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Judge criticizes Oyster Bay and Manhasset schools over records

Oyster Bay Town Hall is shown in this

Oyster Bay Town Hall is shown in this photo taken on Sunday, March 27, 2016. Credit: Anthony Lanzilote

A state Supreme Court judge has ruled the Manhasset Union Free School District had “insufficient” reasons for not publicly disclosing contract and expenditure records and that the Town of Oyster Bay did not respond quickly enough to a request for its records.

The district and town eventually turned over documents to Reclaim New York, a Manhattan-based nonprofit that in June sued under the state Freedom of Information Law to gain access to the information. That rendered the suit moot. But Nassau County Judge Robert A. Bruno on Sept. 26 ordered them to pay the group’s attorneys’ fees.

The town said in a statement Tuesday that it would appeal the awarding of attorneys’ fees of $3,648 per defendant.

The statement said Oyster Bay “was always working diligently to comply with this request up to and through the date that they sued the Town” and that “the Town satisfied its obligations under the FOI law.”

Manhasset schools Superintendent Charles Cardillo said in a statement Tuesday that “the District is reviewing its legal options in this matter.”

The district released much less material than Reclaim New York initially requested and shouldn’t have to pay legal fees, a separate district news release said. The district has a “longstanding dedication to fiscal transparency” and its objections were to the volume of data requested and the risk of disclosing sensitive personal information, the release said.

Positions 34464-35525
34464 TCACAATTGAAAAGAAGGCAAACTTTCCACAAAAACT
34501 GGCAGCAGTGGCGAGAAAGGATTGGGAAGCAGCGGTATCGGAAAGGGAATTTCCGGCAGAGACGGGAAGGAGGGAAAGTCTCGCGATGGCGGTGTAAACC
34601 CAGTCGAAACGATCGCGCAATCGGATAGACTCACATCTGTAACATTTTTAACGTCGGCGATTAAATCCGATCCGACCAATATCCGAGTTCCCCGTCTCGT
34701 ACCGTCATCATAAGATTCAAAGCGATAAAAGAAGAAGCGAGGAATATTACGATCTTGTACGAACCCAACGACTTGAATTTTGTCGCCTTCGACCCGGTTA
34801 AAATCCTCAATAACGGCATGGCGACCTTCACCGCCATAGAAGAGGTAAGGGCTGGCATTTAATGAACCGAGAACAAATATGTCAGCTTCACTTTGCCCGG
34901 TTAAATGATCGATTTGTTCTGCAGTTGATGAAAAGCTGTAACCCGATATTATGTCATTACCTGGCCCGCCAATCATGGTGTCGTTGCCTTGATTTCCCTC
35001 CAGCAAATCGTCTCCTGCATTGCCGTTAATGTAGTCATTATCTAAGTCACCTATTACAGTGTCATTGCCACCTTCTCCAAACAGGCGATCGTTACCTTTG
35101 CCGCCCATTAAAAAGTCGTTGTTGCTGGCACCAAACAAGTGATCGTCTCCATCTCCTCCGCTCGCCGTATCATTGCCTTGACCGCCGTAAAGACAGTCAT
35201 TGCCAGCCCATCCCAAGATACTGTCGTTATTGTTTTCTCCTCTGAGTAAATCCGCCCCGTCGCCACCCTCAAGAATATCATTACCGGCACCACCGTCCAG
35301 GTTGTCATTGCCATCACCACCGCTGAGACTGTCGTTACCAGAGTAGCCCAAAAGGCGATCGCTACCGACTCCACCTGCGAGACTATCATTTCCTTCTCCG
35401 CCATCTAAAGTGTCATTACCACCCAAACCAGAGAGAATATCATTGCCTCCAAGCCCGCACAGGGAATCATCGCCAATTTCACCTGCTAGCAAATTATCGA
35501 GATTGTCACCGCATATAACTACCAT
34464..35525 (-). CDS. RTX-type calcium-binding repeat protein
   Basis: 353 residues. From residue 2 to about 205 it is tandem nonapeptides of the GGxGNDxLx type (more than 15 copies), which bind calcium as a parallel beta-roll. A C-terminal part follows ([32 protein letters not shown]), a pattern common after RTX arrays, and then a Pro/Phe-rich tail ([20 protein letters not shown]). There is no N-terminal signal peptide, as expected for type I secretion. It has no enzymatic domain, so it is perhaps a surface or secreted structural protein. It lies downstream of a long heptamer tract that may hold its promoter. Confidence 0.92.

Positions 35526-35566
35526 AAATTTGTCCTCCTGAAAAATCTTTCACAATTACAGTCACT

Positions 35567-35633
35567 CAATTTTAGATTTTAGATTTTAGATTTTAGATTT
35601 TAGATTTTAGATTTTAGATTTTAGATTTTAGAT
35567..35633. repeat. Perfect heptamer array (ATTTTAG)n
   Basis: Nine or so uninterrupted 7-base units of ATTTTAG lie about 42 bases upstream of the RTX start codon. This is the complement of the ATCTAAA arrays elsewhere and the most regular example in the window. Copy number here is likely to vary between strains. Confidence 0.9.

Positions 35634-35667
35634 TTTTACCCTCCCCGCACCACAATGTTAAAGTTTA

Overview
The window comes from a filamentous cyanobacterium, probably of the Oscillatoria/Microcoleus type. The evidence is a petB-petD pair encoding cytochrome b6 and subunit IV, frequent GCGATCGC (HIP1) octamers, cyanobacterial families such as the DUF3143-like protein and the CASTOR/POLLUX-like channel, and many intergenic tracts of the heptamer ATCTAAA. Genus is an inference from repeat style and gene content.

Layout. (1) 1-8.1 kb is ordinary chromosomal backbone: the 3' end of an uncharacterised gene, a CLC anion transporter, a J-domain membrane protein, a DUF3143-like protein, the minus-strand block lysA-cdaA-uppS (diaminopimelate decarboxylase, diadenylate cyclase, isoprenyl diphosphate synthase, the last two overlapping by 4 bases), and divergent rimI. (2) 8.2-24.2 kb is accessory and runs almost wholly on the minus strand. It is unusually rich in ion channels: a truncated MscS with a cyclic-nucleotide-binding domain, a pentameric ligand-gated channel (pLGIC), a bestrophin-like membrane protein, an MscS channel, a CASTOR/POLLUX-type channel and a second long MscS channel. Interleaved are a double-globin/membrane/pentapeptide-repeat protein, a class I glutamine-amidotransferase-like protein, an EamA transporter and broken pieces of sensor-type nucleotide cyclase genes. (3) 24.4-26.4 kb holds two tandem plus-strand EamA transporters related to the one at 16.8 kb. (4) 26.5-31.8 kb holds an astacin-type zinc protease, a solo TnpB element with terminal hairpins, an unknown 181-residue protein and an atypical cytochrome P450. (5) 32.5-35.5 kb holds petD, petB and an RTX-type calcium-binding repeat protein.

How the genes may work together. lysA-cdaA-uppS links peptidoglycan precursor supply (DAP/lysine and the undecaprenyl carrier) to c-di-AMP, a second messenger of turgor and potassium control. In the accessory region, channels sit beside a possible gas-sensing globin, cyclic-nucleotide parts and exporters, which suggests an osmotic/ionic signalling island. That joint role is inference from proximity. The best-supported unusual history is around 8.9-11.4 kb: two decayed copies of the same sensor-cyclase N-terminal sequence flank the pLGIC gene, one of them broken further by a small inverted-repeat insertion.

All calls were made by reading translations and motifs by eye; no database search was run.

The group alleged in its suit that the district, town and the Elmont Union Free School District did not comply with FOIL disclosure requirements. Elmont turned over records earlier and agreed to pay its portion of Reclaim New York’s legal fees, Bruno wrote.

In March, the group sent FOIL requests to 253 Long Island governments. Thirty-six still have not revealed their contract and expenditure information, group spokesman Doug Kellogg said.

“Knowing how your money is spent is one of the most basic requests you can make of government,” Kellogg said. “These are your tax dollars.”

Reclaim New York also sued the Suffolk County towns of Babylon and Islip and the Southampton Union Free School District. The Babylon and Islip suits are ongoing; Southampton released its records and agreed to reimburse legal fees, Kellogg said.

Newsday reported in August that Reclaim has common leadership with Donald Trump’s presidential campaign. Stephen K. Bannon, the campaign’s chief executive, has since taken a leave of absence as Reclaim’s vice chairman, Kellogg said.

Rebekah Mercer, who has close ties to Bannon and reportedly was influential in persuading Trump to hire Bannon, remains as Reclaim’s chairman and treasurer.

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